There’s rain so much it’s pouring inside everybody.
Mum and dad have thunder and lightning
and there’s an argument. Dad takes the nut cracker
and breaks open a walnut. There is no nut inside,
just a small unformed thing that looks like
a shrivelled baby. I eat it and swallow it anyway,
and dad laughs and says, I bet that tasted like bird shit.
I look carefully at the inside of the walnut shell.
It is full of empty rooms. I get an idea.


The room that the baby walnut was in is haunted.
There’s a lingering feeling like a sadness.
I do not go into that room. That room still belongs
to the tree. I have no idea what walnut trees look like,
but I know the shell of the walnut is still connected
to the tree it came from. One day, I think, I will travel
to that tree. I choose a room near the centre of the hollow
shell. I join the two halves of the shell in my mind.
I am now standing in darkness. The shell will
take me. I think myself to the railway embankment
between Hornsey and Harringay Stations, right behind
my friend Liam’s house, where there’s a secret slit
in the fence. The sloping bank is blinding with snow.
The canal that runs alongside is frozen. But it’s the winter
before, when Liam Gray dared us to go there. I can see
both myself and Liam, but they cannot see me,
for I’m as small as a maggot. I see myself tread through
a nail buried in the snow. I am screaming with pain. My right
footprints hold dots of blood at their centre. Liam says
if the rust in the nail meets the iron in my blood then
I’ll die of rust. I know what is going to happen,
for it has happened already, so I go back inside
the walnut shell and open my eyes. The one-bar
electric fire in my room glows bright red but I still
feel the snow gone through me, still feel the nail
in my foot of a year ago. I had limped home that day,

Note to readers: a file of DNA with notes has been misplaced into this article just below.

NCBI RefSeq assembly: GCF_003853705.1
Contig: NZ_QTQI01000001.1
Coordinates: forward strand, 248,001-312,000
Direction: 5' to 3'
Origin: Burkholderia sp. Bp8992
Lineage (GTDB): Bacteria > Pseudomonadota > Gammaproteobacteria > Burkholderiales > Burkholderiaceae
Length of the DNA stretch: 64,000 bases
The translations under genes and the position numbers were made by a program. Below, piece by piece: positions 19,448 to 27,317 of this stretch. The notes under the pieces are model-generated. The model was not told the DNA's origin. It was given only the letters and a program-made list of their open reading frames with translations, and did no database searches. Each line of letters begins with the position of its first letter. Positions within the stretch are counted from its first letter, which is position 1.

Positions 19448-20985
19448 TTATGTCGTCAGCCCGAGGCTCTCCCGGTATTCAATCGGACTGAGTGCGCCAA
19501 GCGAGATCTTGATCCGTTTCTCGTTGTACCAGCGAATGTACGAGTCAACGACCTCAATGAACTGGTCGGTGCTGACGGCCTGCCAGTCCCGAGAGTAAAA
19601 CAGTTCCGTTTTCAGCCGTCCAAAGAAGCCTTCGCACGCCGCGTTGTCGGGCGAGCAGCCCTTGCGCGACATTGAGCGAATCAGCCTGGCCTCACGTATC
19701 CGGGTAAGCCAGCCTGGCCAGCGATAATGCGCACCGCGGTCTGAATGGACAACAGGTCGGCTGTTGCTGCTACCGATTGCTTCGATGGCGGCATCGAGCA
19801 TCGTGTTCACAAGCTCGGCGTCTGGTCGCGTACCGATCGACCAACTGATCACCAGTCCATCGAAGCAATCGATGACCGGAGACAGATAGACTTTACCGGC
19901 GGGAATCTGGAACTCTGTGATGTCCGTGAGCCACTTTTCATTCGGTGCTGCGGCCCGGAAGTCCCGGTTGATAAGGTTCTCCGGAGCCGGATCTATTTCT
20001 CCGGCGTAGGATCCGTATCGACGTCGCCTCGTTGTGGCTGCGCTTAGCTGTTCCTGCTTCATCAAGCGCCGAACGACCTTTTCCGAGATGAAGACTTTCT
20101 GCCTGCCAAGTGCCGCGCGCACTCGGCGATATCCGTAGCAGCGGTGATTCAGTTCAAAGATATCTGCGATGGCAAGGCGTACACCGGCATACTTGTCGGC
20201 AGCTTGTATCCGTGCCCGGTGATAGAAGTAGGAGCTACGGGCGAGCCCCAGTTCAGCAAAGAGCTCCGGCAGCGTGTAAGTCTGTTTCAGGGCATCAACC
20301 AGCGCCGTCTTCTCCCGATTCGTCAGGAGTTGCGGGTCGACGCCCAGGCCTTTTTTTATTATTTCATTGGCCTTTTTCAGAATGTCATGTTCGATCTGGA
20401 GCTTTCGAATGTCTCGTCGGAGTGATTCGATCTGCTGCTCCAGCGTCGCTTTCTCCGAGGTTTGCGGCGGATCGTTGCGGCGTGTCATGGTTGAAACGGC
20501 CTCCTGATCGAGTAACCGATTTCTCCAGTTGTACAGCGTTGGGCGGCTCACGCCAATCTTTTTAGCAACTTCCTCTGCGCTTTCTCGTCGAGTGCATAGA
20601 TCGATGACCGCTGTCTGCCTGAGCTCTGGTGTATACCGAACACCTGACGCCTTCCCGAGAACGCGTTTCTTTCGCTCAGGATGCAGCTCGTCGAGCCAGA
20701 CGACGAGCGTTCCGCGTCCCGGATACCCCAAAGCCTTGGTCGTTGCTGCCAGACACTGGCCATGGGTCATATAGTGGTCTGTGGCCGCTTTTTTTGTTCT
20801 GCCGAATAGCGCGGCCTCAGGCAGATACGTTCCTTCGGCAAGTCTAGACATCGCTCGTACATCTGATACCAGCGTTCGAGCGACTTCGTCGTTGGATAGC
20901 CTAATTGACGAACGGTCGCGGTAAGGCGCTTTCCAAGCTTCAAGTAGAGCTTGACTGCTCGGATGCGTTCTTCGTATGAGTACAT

terrified I would die of rust. I told dad when I hobbled
through the door. He said there was a fear of me arse,
but then he laughed and tousled my hair. I knew then
that I wouldn’t die. I’ve already been to all of these pasts.
I want now to go to the future, but when I try, the future
won’t let me in, is a grey blizzard like the static noise
of the television. Instead I travel to the bottom of the sea.
It is dark inside the shell and colder than the snow was.
My feet are wet and suddenly I realise that the shell is leaking.
If I open the shell I will drown. I go back home straight away.
I want to go to space now, but then I think that space might leak
into the shell as well. There is a sharp taste in my mouth,
as if the ghost of the empty room is now inside me.
I don’t want to travel in the walnut shell anymore.


That night I dream of the dead baby walnut that I swallowed.
The baby walnut is floating in front of my face, bright
as a ladybird. Then she flits into my ear and says,
Follow me, follow me, don’t be scared. The walnut shell
is our flying house. Dad set me free when he cracked
it open. And he let you in at the same time. You did not
spit me out, you swallowed me safe. You kept me. I wake up.
The bed is dry. I go to the window. The garden is full
of moonlight. I look up into the sky and suddenly there’s
a shooting star. It falls quickly towards Turnpike Lane.
I go back to bed and sleep. I dream of sitting on a cushion
inside the walnut shell, and the baby ghost is with me.
Now she has wings and really is like a ladybird, but
her colour is back-to-front, her body black with red spots.
She flies about and about, talking talking. Talking talking.
Everyone goes to the future, it’s just waiting there.
No one goes back. So go back go back, go back. Go back.
And she just flies about and about, talking talking.
Then it’s morning and I wake up. But she’s still talking.

© John W Sexton